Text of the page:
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Google released Chrome 66 just over two weeks ago. The highlight was that content with sound no longer starts playing unexpectedly until you hit play. Autoplaying content that is muted still plays automatically, but autoplaying content with audio will only start if Chrome has determined that you tend to play content on that site.

Google is trying to strike a balance between forcing you to hit play when you shouldn’t have to and disabling content on websites that automatically play content with sound that you weren’t expecting. Chrome product manager John Pallett, who apparently also has “media muter” in his title, revealed today that “the new policy blocks about half of unwanted autoplays.”

Pallett also shared that “a significant number” of autoplays are paused, muted, or have their tab closed within six seconds by Chrome users. He didn’t say how many exactly, as the number varies significantly from site to site. But that shouldn’t surprise anyone, given how much work Google put into this latest feature.

Chrome decides which autoplaying content to stop in its tracks by learning your preferences and ranking each website according to your past behavior. If you don’t have browsing history with a site, Chrome allows autoplay for over 1,000 sites where Google says the highest percentage of visitors play media with sound (sites where media is the main point of visiting the site). As you browse the web, Chrome updates that list by enabling autoplay on sites where you play media with sound during most of your visits, and disables it on sites where you don’t.


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More specifically, Chrome for desktop has a Media Engagement Index (MEI) that measures your propensity to consume media for each site you visit. You can check your MEI for all sites by pasting “chrome://media-engagement” into the address bar to reach your internal page.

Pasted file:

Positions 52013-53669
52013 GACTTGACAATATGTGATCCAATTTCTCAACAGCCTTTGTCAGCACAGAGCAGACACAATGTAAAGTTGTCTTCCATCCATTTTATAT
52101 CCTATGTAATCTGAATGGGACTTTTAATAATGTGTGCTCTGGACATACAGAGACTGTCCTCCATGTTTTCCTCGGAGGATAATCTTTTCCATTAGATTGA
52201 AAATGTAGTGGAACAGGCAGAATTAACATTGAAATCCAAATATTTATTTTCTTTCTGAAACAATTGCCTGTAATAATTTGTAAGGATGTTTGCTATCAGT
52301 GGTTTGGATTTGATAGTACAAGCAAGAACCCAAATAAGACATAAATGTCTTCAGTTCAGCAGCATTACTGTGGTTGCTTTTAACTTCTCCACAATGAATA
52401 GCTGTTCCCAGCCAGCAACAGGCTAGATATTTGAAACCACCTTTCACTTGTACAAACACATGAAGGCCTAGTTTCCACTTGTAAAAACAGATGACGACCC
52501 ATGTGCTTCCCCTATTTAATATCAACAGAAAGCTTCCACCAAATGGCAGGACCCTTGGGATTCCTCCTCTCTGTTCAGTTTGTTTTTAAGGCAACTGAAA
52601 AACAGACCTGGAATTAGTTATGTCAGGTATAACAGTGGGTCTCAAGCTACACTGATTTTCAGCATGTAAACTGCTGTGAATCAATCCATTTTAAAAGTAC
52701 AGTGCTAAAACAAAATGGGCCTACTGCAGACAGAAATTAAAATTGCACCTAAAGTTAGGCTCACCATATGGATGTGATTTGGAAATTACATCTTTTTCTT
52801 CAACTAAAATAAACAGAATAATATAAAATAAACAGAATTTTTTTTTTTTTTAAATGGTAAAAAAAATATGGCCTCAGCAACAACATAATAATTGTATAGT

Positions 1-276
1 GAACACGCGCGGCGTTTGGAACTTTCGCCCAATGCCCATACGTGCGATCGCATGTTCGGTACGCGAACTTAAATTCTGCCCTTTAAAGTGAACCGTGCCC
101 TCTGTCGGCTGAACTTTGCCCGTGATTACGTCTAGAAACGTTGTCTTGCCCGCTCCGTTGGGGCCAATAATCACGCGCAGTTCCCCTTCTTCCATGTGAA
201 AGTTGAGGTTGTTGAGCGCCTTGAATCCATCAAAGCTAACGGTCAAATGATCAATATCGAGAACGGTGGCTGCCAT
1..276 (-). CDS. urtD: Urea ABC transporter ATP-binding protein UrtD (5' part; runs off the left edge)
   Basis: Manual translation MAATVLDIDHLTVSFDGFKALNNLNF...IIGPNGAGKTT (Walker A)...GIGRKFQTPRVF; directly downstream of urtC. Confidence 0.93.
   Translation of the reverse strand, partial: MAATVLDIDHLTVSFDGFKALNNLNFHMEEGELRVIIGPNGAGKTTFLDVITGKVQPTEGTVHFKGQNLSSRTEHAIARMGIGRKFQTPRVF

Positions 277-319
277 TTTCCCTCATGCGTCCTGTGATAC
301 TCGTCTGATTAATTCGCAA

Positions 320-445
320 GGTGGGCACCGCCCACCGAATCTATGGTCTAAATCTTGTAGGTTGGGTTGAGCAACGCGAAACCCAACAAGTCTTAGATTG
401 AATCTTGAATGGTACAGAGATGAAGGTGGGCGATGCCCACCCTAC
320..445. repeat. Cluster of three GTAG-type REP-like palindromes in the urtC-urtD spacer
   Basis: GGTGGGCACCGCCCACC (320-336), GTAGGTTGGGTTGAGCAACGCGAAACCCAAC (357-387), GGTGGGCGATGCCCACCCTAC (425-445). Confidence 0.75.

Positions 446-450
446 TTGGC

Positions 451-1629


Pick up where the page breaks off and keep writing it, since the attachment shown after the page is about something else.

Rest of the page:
The MEI is determined by a ratio of visits to significant media playback events per origin, determined by these four factors:

  • Consumption of the media (audio/video) must be greater than 7 seconds.
  • Audio must be present and unmuted.
  • Tab with video is active.
  • Size of the video (in px) must be greater than 200×140.

Google justifies all this work by noting that unexpected media playback is “one of the most frequent user concerns” because it “can use data, consume power, and make unwanted noise while browsing.” This change, Google argues, also unifies desktop web behavior with mobile, where autoplaying isn’t allowed.

If you are using Chrome 66 or higher, you already have this autoplaying policy. You should also keep in mind that as of Chrome 64, Google’s browser has an option to completely disable audio on a per-site basis (just right-click the tab in question and choose “Mute site”).

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